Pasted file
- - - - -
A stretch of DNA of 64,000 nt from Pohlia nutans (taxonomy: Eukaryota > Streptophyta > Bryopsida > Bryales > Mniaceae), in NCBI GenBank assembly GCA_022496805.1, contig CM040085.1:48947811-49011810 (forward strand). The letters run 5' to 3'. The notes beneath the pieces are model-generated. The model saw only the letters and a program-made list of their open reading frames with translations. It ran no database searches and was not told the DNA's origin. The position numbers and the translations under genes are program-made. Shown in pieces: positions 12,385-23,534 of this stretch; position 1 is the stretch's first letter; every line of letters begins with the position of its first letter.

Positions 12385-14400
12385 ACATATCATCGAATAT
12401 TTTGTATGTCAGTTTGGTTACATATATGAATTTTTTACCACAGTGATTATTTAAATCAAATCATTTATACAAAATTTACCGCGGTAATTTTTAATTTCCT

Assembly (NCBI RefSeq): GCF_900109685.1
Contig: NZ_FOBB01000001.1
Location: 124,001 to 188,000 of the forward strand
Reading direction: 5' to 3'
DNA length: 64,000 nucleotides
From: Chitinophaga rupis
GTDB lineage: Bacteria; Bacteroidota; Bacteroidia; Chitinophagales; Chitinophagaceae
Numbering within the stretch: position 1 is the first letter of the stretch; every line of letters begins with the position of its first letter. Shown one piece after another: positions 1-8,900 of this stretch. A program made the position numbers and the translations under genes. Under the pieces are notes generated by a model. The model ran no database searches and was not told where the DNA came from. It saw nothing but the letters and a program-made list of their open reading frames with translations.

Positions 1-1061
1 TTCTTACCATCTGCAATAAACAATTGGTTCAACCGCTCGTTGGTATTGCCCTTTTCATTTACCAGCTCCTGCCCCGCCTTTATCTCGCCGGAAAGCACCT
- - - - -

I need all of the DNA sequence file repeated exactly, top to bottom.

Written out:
A stretch of DNA of 64,000 nt from Pohlia nutans (taxonomy: Eukaryota > Streptophyta > Bryopsida > Bryales > Mniaceae), in NCBI GenBank assembly GCA_022496805.1, contig CM040085.1:48947811-49011810 (forward strand). The letters run 5' to 3'. The notes beneath the pieces are model-generated. The model saw only the letters and a program-made list of their open reading frames with translations. It ran no database searches and was not told the DNA's origin. The position numbers and the translations under genes are program-made. Shown in pieces: positions 12,385-23,534 of this stretch; position 1 is the stretch's first letter; every line of letters begins with the position of its first letter.

Positions 12385-14400
12385 ACATATCATCGAATAT
12401 TTTGTATGTCAGTTTGGTTACATATATGAATTTTTTACCACAGTGATTATTTAAATCAAATCATTTATACAAAATTTACCGCGGTAATTTTTAATTTCCT

Assembly (NCBI RefSeq): GCF_900109685.1
Contig: NZ_FOBB01000001.1
Location: 124,001 to 188,000 of the forward strand
Reading direction: 5' to 3'
DNA length: 64,000 nucleotides
From: Chitinophaga rupis
GTDB lineage: Bacteria; Bacteroidota; Bacteroidia; Chitinophagales; Chitinophagaceae
Numbering within the stretch: position 1 is the first letter of the stretch; every line of letters begins with the position of its first letter. Shown one piece after another: positions 1-8,900 of this stretch. A program made the position numbers and the translations under genes. Under the pieces are notes generated by a model. The model ran no database searches and was not told where the DNA came from. It saw nothing but the letters and a program-made list of their open reading frames with translations.

Positions 1-1061
1 TTCTTACCATCTGCAATAAACAATTGGTTCAACCGCTCGTTGGTATTGCCCTTTTCATTTACCAGCTCCTGCCCCGCCTTTATCTCGCCGGAAAGCACCT